By the way, I should mention that the _overwhelming_ majority of folks who turned up at Gerosa
Records in CT for RSD were definitely square in the ARSC likely demographic -- middle-aged dudes
sporting ample guts, some pony tails and generally dressed somewhat sloppy. In other words, fellow
collectors! I overheard some in-depth conversations about specific pressings of specific albums and
the like. The guy ahead of me got to talking about old Quad records and I knew immediately, kindered
spirits. Turns out this guy and I own many of the same SACD and DVD-A multi-channel reissues. He was
waiting in line specifically to get the Metallica album (success) and the Little Richard album (we
both got shut out because Gerosa didn't order any copies of that one). He also took a gamble on the
Refused LP and I wonder if his tastes run hardcore enough to be pleasantly surprised.
-- Tom Fine
----- Original Message -----
From: "Tom Fine" <[log in to unmask]>
To: <[log in to unmask]>
Sent: Sunday, April 22, 2012 7:17 PM
Subject: Re: [ARSCLIST] Record Store Day and - "ARSCers"
> There were some retro items in the RSD selections, reissues of old Vanguard albums plus old
> Stax/Atlantic singles, and a vinyl issue of Dr. John's new album, not to mention a red vinyl
> limited edition RSD exclusive of Little Richard's first LP, newly reissued. For early-middle-aged
> among us, Uncle Tupelo was likely on the radar in college times and now their first 3 albums are
> back out in vinyl. For the younger among us, punk and speed-metal fans, Refused is back together
> and touring, and their superb album, "The Shape of Punk To Come" (which had totally escaped my
> worldview back in 1998) was an RSD exclusive as a 2LP red vinyl reissue. Remember, that was 14
> years ago it was issued, so when it was current, the likely fan base from that time is now in
> their late 20's to mid 30's. An old 40-something like me wasn't following Swedish speed metal in
> the late 90's, although apparently I should have been! Funny thing, what caught my attention was
> the retro-appreciating album cover and title (the title is an adaption of an Ornette Coleman album
> and the graphics are lifted from the style of old Columbia jazz albums including the "stereo 360"
> logo). Liking the music was a bonus, making the $30 well spent.
> By the way, one could easily count the Metallica RSD vinyl album as "retro" since they were in
> their heyday when I was in college back in the mid-80's. That's a generation ago now, hence retro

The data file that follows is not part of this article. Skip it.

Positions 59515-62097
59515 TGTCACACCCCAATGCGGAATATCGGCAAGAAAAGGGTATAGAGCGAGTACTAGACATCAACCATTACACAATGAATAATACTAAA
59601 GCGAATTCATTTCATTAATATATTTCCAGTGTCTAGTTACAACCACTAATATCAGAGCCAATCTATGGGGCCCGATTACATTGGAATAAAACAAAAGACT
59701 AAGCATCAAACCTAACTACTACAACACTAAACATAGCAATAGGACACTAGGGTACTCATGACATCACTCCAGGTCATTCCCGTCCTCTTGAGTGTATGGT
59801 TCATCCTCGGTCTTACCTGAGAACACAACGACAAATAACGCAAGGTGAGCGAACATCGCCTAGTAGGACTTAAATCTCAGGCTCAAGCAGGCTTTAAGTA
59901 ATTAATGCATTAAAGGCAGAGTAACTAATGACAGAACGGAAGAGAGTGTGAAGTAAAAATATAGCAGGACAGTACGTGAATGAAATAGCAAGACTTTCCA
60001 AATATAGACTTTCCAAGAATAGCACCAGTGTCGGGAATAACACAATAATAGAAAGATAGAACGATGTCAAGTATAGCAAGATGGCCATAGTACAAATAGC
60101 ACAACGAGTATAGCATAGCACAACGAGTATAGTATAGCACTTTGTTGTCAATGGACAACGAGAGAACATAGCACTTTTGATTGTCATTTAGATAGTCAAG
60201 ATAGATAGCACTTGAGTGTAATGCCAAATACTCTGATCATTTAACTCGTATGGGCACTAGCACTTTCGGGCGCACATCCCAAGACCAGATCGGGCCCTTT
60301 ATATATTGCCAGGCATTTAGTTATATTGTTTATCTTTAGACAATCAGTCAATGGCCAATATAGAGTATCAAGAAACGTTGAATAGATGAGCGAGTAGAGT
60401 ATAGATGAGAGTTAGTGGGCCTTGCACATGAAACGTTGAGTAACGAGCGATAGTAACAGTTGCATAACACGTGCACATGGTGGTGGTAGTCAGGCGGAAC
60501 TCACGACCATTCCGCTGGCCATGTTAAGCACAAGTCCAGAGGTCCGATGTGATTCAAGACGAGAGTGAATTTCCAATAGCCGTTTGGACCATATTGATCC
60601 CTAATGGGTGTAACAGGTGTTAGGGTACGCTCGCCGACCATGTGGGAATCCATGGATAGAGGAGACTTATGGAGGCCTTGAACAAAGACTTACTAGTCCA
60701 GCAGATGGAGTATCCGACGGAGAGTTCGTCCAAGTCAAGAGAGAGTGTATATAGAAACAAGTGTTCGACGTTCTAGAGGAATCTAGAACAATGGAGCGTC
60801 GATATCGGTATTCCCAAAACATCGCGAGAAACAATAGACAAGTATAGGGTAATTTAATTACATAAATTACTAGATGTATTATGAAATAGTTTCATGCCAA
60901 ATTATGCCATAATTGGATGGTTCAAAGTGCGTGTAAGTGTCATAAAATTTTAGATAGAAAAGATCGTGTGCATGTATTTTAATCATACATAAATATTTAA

> for sure.
> -- Tom Fine
> ----- Original Message -----
> From: "Steve Ramm" <[log in to unmask]>
> To: <[log in to unmask]>
> Sent: Sunday, April 22, 2012 3:04 PM
> Subject: Re: [ARSCLIST] Record Store Day and - "ARSCers"
>> Cary wrote:"I have seen nothing in the way of new compilations of material
>> on vinyl or reissues of classic jazz,
>> Broadway, country, or even generic pop. The Record Store Day releases,
>> aside from the occasional
>> "novelty" issue of something on 78 (the Beach Boys' 78 of "Good
>> Vibrations" last year comes to
>> mind), are still of little interest to ARSCers - at least from a West
>> Coast perspective."
>> While I'm sure I know where you are coming from in your comment Cary, I
>> think that if the term "ARSCers" will always be defined as those who collect
>> recordings (including CDs) pressed before 1980 or so (or even before 2000)
>> then ARSC needs to broden its exposure to new collectors. We have folks like
>> Uncle Dave Lewis who give a classical music AND a punk rock paper at an
>> ARSC Conference (great jobs on both!) but not everyone is UDL. Are the folks
>> who really flock RSD ARSC member (and hence ARSCLIst member) possibilities?
>> I understand the 78-L listserve members (many who are here) but it seems
>> to me that we should be as diverse as the MLA listsefe - and, actually, more
>> sore since many of the MLA folks work with sound recordings as part of the
>> JOB and not hobby (and probably could care less about RSD).
>> What I thought was the dumbest RSD move was for Tompkins Square records to
>> press 500 78s and send to the stores. They probably could have produced
>> 2,000 or more and sold them. They'd make a nice profit and collectors would
>> thank them. Instead those "resellers" who grabbed the 500 will put on eBay
>> and Tompkins Square won't see a penny. We only had one (out of of 6
>> independent record stores within blocks of my house) participate in RSD and they had
>> basically no "special product).
>> Steve Ramm